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MARQUES files amicus brief in EUTM colour combination case

MARQUES has applied to intervene in a case before the EU General Court concerning the registration of a colour combination as an EU trade mark.

MARQUES is supporting OMV Aktiengesellschaft, which filed an international registration designating the EU for the combination of gentian blue (RAL 5010) and yellow green (RAL 6018) in the arrangement shown in June 2021 (filing number 1593116).

In March 2023, the application was found to be non-distinctive under Article 7(1)(b) of the EUTM Regulation in relation to: goods relating to fuels, hydrogen, oils and vehicle equipment (in classes 1 and 4); retail/wholesale services relating to these goods and relating to hot water, medicinal and mineral water (in class 35); and building, construction and demolition services relating to facilities providing those goods/services (in class 37). It was allowed in relation to some other services.

Upholding the examiner’s decision, in November 2023 the Fifth Board of Appeal held that the colour combination represents the generic characteristic of eco-friendliness, which is common in the field of automobiles and fuels (Case R 798/2023-5).

OMV appealed that decision to the EU General Court on 22 January 2024 (Case T-38/24).

Questions of principle

In its amicus curiae brief, MARQUES argues that the case raises three key questions of principle that affect its members:

(1) What is the test when assessing the inherent distinctiveness of a colour combination trade mark?

(2) What is the required level of fact finding of the EUIPO when assessing the perception of a colour combination by the relevant public for the purpose of Article 7(1)(b) EUTMR?

(3) What use- and market-related circumstances are relevant under Article 7)(1)(b) EUTMR (and not under Article 7(3) EUTMR)?

The MARQUES brief states: “The application of the law as exemplified in the Contested Decision further curtails the already narrow possibility to successfully register a colour combination EUTM. This, in turn, has a detrimental effect on the scope of protection of this category of signs which are commonly used for brand communication and effectively perform the function of a trademark without restricting competition.”

In particular, it argues that the Board’s decision did not take into account the fact that the trade mark application consists of two very specific colours, in combination, which are specifically and systematically arranged. The Board therefore failed to recognise that colour combination marks have a much higher level of inherent distinctiveness than single colour trade marks.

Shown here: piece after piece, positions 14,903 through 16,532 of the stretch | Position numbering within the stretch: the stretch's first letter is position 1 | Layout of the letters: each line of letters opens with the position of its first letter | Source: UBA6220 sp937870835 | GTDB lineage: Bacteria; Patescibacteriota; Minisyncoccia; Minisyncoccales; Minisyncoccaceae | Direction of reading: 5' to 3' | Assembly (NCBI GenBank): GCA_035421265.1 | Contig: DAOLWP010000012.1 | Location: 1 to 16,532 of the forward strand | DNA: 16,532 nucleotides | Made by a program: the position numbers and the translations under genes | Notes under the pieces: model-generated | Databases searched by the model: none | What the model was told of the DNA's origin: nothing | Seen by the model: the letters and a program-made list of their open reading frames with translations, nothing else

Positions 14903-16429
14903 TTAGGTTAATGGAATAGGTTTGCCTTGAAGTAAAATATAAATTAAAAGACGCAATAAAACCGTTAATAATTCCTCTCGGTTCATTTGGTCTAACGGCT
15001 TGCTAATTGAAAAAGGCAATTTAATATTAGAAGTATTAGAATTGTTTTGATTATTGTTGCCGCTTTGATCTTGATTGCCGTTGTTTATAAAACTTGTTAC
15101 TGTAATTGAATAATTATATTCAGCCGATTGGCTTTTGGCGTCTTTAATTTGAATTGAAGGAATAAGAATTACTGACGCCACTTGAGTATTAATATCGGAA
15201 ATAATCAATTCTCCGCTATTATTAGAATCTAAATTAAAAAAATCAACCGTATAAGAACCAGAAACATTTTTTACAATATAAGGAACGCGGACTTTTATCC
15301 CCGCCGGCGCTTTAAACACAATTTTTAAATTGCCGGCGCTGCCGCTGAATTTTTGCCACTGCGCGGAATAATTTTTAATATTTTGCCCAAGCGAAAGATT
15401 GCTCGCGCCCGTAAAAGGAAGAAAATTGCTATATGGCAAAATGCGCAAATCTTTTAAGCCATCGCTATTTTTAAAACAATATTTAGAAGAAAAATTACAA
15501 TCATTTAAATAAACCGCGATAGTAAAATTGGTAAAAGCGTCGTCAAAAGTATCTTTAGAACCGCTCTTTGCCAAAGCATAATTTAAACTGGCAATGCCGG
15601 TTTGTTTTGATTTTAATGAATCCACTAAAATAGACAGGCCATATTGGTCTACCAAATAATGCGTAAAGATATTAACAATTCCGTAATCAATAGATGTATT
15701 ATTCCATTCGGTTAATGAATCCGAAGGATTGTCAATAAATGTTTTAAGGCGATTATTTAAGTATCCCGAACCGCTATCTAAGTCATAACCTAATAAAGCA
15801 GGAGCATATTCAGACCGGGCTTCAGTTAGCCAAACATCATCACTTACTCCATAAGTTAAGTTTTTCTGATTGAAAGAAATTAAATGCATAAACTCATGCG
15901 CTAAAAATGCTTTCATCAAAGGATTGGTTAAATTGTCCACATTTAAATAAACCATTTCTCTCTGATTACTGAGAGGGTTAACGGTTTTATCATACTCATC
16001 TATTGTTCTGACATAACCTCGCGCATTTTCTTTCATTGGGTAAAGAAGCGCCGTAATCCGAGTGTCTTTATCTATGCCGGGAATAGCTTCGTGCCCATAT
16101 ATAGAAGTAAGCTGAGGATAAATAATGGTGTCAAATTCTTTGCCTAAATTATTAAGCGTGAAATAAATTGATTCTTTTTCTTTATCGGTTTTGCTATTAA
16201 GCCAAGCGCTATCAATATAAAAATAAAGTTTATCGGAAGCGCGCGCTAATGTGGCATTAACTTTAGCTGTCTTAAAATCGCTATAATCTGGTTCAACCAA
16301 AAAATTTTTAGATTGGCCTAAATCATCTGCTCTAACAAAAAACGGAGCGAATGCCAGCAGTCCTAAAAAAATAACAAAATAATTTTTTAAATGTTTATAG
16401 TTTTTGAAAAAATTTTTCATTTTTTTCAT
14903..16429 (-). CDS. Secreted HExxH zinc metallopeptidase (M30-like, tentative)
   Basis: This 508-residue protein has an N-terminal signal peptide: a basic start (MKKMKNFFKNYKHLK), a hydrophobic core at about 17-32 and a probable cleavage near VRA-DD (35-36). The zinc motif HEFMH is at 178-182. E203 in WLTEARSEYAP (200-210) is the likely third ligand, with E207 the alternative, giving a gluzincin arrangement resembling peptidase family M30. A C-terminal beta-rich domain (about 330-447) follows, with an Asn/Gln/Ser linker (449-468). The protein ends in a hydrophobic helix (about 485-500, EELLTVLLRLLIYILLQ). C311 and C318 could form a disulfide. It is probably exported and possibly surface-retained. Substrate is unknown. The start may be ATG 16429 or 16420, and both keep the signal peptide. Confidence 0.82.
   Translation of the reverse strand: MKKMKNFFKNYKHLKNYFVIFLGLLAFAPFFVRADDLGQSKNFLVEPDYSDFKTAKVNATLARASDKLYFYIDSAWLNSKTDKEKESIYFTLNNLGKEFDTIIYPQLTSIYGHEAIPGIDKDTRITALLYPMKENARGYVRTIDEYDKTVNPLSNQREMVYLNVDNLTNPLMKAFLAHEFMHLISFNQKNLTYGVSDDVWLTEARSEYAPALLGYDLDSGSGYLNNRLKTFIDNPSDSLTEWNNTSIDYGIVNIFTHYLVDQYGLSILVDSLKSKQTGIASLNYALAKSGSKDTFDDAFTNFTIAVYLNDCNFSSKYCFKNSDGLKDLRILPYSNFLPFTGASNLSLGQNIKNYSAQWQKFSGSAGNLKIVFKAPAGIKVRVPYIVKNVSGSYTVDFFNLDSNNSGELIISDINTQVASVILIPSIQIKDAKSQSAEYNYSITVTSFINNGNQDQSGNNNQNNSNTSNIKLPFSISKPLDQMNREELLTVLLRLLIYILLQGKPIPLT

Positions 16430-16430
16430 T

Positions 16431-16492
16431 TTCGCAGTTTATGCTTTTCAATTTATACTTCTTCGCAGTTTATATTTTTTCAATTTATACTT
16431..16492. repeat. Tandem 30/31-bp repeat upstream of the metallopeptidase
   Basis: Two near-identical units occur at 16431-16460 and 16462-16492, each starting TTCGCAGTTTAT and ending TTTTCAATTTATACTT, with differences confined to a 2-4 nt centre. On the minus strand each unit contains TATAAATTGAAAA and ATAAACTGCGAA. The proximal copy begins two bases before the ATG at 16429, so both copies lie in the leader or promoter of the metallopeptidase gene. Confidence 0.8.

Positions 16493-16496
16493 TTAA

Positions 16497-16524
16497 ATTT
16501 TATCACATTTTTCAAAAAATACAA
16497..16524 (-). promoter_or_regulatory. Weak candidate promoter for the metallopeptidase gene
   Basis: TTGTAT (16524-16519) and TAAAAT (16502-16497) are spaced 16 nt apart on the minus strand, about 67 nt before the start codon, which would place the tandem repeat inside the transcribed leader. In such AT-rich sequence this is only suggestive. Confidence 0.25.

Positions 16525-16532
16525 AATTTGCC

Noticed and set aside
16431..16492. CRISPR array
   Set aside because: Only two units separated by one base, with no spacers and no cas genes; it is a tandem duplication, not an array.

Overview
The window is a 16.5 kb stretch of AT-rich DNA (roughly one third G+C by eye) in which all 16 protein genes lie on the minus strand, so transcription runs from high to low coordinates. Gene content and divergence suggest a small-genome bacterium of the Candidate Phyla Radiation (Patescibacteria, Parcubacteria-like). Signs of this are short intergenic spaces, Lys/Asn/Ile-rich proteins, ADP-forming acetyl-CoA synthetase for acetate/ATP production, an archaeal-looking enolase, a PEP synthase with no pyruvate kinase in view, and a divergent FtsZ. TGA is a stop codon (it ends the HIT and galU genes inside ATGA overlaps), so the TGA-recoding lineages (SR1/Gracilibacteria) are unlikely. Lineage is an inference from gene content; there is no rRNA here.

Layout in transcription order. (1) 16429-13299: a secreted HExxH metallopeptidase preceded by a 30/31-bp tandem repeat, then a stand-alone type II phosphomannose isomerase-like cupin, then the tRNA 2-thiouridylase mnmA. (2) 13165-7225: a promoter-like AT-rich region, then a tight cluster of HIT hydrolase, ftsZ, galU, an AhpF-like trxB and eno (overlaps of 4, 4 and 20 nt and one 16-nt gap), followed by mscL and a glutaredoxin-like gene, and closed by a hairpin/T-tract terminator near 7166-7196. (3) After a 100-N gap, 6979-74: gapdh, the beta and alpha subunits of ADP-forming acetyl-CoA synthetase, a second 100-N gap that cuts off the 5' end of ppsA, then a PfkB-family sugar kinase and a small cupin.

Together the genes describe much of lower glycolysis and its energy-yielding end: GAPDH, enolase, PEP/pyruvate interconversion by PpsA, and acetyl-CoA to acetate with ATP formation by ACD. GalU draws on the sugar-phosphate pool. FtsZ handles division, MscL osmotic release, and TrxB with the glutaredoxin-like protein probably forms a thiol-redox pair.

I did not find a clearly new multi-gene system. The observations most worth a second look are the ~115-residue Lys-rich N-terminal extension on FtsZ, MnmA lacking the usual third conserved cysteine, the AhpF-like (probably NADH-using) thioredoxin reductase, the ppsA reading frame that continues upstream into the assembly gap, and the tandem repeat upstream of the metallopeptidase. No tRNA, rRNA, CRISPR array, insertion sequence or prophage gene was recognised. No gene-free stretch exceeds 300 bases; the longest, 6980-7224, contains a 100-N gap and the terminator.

Overly restrictive approach

MARQUES is concerned that the decision will cement an overly restrictive approach to colour combination marks – which goes against the literal meaning of the law, actual market practice and actual consumer perception. This could further curtail the already narrow possibility to register a colour combination EUTM.

“This, in turn, may have a detrimental effect on the protection of signs which are, in practice, commonly used for brand communication and effectively perform the function of a trademark without restricting competition,” states the brief.

MARQUES is represented by Ana Padial, Jakub Słupski and Sebastian Fischoeder, all members of the Amicus Curiae Team, which is chaired by Roderick Chalmers.

The decision to intervene in the proceedings was approved by the MARQUES Executive Team last month and the application for leave to intervene was filed on 15 April.

Posted by: Blog Administrator @ 14.19
Tags: colour combination, OMV, amicus curiae, EU General Court,
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MARQUES does not guarantee the accuracy of the information in this blog. The views are those of the individual contributors and do not necessarily reflect those of MARQUES. Seek professional advice before action on any information included here.

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